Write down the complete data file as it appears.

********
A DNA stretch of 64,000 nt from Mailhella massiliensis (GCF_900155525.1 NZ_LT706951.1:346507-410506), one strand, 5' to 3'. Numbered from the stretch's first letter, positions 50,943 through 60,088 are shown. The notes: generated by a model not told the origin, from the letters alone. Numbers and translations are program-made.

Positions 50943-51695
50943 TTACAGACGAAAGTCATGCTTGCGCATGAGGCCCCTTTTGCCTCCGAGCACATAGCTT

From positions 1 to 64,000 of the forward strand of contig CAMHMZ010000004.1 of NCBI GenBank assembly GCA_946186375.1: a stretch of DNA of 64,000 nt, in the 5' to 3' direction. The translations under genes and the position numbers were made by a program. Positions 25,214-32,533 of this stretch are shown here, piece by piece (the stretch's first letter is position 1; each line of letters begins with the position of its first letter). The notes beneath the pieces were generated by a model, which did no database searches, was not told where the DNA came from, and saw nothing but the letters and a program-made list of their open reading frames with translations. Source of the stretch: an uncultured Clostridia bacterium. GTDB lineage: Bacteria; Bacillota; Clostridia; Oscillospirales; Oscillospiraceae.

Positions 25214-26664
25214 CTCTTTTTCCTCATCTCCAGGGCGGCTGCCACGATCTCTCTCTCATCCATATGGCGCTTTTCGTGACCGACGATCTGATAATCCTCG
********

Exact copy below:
A DNA stretch of 64,000 nt from Mailhella massiliensis (GCF_900155525.1 NZ_LT706951.1:346507-410506), one strand, 5' to 3'. Numbered from the stretch's first letter, positions 50,943 through 60,088 are shown. The notes: generated by a model not told the origin, from the letters alone. Numbers and translations are program-made.

Positions 50943-51695
50943 TTACAGACGAAAGTCATGCTTGCGCATGAGGCCCCTTTTGCCTCCGAGCACATAGCTT

From positions 1 to 64,000 of the forward strand of contig CAMHMZ010000004.1 of NCBI GenBank assembly GCA_946186375.1: a stretch of DNA of 64,000 nt, in the 5' to 3' direction. The translations under genes and the position numbers were made by a program. Positions 25,214-32,533 of this stretch are shown here, piece by piece (the stretch's first letter is position 1; each line of letters begins with the position of its first letter). The notes beneath the pieces were generated by a model, which did no database searches, was not told where the DNA came from, and saw nothing but the letters and a program-made list of their open reading frames with translations. Source of the stretch: an uncultured Clostridia bacterium. GTDB lineage: Bacteria; Bacillota; Clostridia; Oscillospirales; Oscillospiraceae.

Positions 25214-26664
25214 CTCTTTTTCCTCATCTCCAGGGCGGCTGCCACGATCTCTCTCTCATCCATATGGCGCTTTTCGTGACCGACGATCTGATAATCCTCG